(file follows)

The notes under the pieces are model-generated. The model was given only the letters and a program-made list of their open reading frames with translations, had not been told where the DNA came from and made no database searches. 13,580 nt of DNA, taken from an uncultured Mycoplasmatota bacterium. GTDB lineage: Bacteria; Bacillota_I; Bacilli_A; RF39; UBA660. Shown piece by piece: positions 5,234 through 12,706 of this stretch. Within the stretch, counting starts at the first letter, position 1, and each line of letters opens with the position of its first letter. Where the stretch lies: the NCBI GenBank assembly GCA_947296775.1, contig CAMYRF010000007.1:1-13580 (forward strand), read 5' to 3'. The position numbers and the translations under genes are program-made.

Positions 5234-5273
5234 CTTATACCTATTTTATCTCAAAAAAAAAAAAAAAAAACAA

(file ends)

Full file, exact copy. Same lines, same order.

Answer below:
The notes under the pieces are model-generated. The model was given only the letters and a program-made list of their open reading frames with translations, had not been told where the DNA came from and made no database searches. 13,580 nt of DNA, taken from an uncultured Mycoplasmatota bacterium. GTDB lineage: Bacteria; Bacillota_I; Bacilli_A; RF39; UBA660. Shown piece by piece: positions 5,234 through 12,706 of this stretch. Within the stretch, counting starts at the first letter, position 1, and each line of letters opens with the position of its first letter. Where the stretch lies: the NCBI GenBank assembly GCA_947296775.1, contig CAMYRF010000007.1:1-13580 (forward strand), read 5' to 3'. The position numbers and the translations under genes are program-made.

Positions 5234-5273
5234 CTTATACCTATTTTATCTCAAAAAAAAAAAAAAAAAACAA